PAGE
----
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VOL. 131 | NO. 65 | Thursday, March 31, 2016


Sam Stockard

Can GOP Keep Grasp On Success Ramsey Built?

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As much as Tennessee Republicans want to put a happy face on the departure of Senate Speaker and Lt. Gov. Ron Ramsey, holding it together in the wake of his departure will be an awesome task.

Even Ramsey says it will be hard for his successor – most likely longtime Sen. Randy McNally – to maintain the same control over the Republican Caucus and keep factions from fighting over direction and control of the Upper Chamber, where it holds a 28-5 advantage against Democrats.

“There is no doubt who took us from minority to majority, no doubt who raised millions of dollars through my PAC to get us there. It’s natural the next person won’t have that advantage that I have,” Ramsey says.

“To go out and work and get two-thirds of the members elected,” he continues. “I was very involved with all these elections, from the very beginning in 2004, I remember it very well when I decided we can win a majority, and there were four seats we needed to go after.”

Senate Republicans conducted polls and specifically targeted seats now held by Sen. Ken Yager of Kingston and Sen. Jim Tracy of Bedford County, as well as a seat Gallatin Congresswoman Diane Black won.

Ramsey admits he even lied to Black about how well her polling numbers looked to draw her into a race and called Tracy every Thursday as he was on his way to referee basketball games to persuade him to run.

Republicans also went after the late John Wilder, the state’s Democratic lieutenant governor for 36 years, describing a trip to Wilder’s West Tennessee home in November 2003, visiting Jaybird’s house – where he kept his plane – and a cotton gin he owned, then telling him if he didn’t change parties the Republicans were going to run someone against him.

“I spent a week with him that day,” jokes Ramsey, who can be gregarious one minute but get irritated and preachy the next. “But obviously, he didn’t change parties.”

Ramsey, who is leaving at the height of his power and likely as the most powerful politician in Tennessee, is swearing off politics to stay in Blountville with his family, farm and real estate business.

He acknowledges he is concerned about fracture within the caucus upon his departure and says he wants the next speaker to “hold them together” and supports a “transition period” in which McNally, a 38-year legislator from Oak Ridge, would take the reins and guide the Senate in the direction he set.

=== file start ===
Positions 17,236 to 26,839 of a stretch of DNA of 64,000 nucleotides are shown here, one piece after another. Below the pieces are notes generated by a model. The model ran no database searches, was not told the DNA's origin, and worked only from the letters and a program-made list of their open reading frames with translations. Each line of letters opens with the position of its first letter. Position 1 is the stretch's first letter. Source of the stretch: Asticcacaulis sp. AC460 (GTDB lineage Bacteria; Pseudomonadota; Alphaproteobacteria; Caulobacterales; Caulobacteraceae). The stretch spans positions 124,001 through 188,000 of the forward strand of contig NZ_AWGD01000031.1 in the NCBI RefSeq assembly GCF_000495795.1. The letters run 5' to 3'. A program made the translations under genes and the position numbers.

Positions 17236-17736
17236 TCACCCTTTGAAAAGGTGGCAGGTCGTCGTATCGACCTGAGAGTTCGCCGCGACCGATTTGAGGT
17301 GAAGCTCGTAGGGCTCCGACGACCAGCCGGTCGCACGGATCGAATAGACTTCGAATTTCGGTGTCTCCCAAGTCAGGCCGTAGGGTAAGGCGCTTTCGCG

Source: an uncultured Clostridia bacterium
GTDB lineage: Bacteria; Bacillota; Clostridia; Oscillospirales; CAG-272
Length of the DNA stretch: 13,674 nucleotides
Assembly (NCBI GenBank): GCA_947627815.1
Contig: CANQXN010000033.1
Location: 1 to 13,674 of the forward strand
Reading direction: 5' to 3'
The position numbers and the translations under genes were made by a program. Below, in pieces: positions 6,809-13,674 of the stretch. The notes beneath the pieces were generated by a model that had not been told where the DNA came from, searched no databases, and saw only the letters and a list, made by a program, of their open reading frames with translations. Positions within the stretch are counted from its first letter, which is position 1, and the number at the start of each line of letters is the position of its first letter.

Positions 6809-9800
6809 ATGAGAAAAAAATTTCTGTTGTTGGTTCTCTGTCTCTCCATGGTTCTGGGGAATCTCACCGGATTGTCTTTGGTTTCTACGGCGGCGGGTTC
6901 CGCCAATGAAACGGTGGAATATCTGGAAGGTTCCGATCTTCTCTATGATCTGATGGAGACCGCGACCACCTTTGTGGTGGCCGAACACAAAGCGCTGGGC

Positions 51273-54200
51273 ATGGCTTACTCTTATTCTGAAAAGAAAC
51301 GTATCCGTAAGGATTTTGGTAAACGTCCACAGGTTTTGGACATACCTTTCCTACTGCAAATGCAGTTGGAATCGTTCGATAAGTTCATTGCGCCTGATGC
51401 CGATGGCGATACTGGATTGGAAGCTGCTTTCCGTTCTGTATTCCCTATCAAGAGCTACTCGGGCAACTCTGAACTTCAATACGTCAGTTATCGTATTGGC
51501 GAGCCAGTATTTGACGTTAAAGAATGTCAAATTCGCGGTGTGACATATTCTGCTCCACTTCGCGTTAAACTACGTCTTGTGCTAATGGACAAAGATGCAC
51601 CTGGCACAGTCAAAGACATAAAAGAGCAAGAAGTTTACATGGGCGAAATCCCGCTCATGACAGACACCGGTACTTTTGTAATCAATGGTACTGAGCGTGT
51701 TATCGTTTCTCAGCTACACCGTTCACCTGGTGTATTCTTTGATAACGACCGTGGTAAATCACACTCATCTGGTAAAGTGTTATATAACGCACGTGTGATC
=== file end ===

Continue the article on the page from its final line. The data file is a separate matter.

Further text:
In announcing his candidacy for the Senate speaker’s post recently, McNally, chairman of the Finance, Ways and Means Committee, says he “will continue to support an independent state Senate” and remain committed to keeping state taxes low while maintaining financial integrity.

At age 72, however, McNally wouldn’t be a long-term Senate speaker. Though he says he’s in good health now, except for eating too many potato dishes because of his Irish heritage, he would be 78 at the end of another four-year term.

Meanwhile, Senate Majority Leader Mark Norris – who is nearly as much of the glue in the Republican Caucus as Ramsey – is considering a gubernatorial run in two years if he wins re-election this fall. Short of governor, he could become Senate speaker.

A crack in the ship?

Political commentator Pat Nolan of Nashville points out Ramsey’s departure – he will hand over the gavel to someone in January – marks an “end of an era.”

No doubt about it.

Wilder’s lengthy tenure created a Senate operating independently of the governor, whoever it was. But Ramsey, by forging a supermajority, “made it more powerful” because it can override governor vetoes with relative ease in both the Senate and House, where Ramsey also recruited and funded campaigns to pick up a 73-26 supermajority.

Ramsey was the first state official to start his own political action committee, RAAMPAC, and helped Republicans achieve majority and then supermajority control, Nolan notes.

Nolan doesn’t foresee much change in those numbers because of this year’s election, especially with no statewide races, and in spite of widespread Republican disgust with a potential Donald Trump presidential nomination.

McNally also looks to be a safe pick to succeed Ramsey because of his experience and the respect he holds with Republican senators, even though he wasn’t instrumental in recruiting them to seek office.

Though Ramsey says he wanted no involvement in picking the next Senate speaker, he says he didn’t want a “bloodbath” either, and just days after five potential candidates surfaced, McNally emerged as the frontrunner. An arrangement could be made before the November election and caucus meeting to ensure he wins the seat.